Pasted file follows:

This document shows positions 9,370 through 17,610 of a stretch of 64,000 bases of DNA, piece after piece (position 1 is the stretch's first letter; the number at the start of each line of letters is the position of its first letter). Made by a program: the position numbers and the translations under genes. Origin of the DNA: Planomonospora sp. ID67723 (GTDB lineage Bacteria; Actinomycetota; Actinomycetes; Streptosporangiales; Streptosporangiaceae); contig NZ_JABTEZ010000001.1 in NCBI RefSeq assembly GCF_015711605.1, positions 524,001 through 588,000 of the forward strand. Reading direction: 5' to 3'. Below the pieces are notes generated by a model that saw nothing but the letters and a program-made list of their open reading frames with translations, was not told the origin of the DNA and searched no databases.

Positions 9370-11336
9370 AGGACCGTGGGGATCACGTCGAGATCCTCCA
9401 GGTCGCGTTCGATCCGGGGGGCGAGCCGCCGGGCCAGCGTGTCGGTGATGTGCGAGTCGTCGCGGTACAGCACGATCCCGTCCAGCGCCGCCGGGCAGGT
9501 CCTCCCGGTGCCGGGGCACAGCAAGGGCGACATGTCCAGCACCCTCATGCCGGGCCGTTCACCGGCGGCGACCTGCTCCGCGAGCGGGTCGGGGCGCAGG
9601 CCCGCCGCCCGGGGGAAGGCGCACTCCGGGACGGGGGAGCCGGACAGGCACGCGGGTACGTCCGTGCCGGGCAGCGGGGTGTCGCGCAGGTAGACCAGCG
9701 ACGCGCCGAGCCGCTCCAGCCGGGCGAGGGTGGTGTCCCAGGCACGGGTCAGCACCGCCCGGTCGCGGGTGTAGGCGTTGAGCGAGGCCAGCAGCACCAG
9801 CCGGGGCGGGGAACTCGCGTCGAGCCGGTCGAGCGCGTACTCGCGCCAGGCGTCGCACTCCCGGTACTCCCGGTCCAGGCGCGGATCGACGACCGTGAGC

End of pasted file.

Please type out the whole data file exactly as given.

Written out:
This document shows positions 9,370 through 17,610 of a stretch of 64,000 bases of DNA, piece after piece (position 1 is the stretch's first letter; the number at the start of each line of letters is the position of its first letter). Made by a program: the position numbers and the translations under genes. Origin of the DNA: Planomonospora sp. ID67723 (GTDB lineage Bacteria; Actinomycetota; Actinomycetes; Streptosporangiales; Streptosporangiaceae); contig NZ_JABTEZ010000001.1 in NCBI RefSeq assembly GCF_015711605.1, positions 524,001 through 588,000 of the forward strand. Reading direction: 5' to 3'. Below the pieces are notes generated by a model that saw nothing but the letters and a program-made list of their open reading frames with translations, was not told the origin of the DNA and searched no databases.

Positions 9370-11336
9370 AGGACCGTGGGGATCACGTCGAGATCCTCCA
9401 GGTCGCGTTCGATCCGGGGGGCGAGCCGCCGGGCCAGCGTGTCGGTGATGTGCGAGTCGTCGCGGTACAGCACGATCCCGTCCAGCGCCGCCGGGCAGGT
9501 CCTCCCGGTGCCGGGGCACAGCAAGGGCGACATGTCCAGCACCCTCATGCCGGGCCGTTCACCGGCGGCGACCTGCTCCGCGAGCGGGTCGGGGCGCAGG
9601 CCCGCCGCCCGGGGGAAGGCGCACTCCGGGACGGGGGAGCCGGACAGGCACGCGGGTACGTCCGTGCCGGGCAGCGGGGTGTCGCGCAGGTAGACCAGCG
9701 ACGCGCCGAGCCGCTCCAGCCGGGCGAGGGTGGTGTCCCAGGCACGGGTCAGCACCGCCCGGTCGCGGGTGTAGGCGTTGAGCGAGGCCAGCAGCACCAG
9801 CCGGGGCGGGGAACTCGCGTCGAGCCGGTCGAGCGCGTACTCGCGCCAGGCGTCGCACTCCCGGTACTCCCGGTCCAGGCGCGGATCGACGACCGTGAGC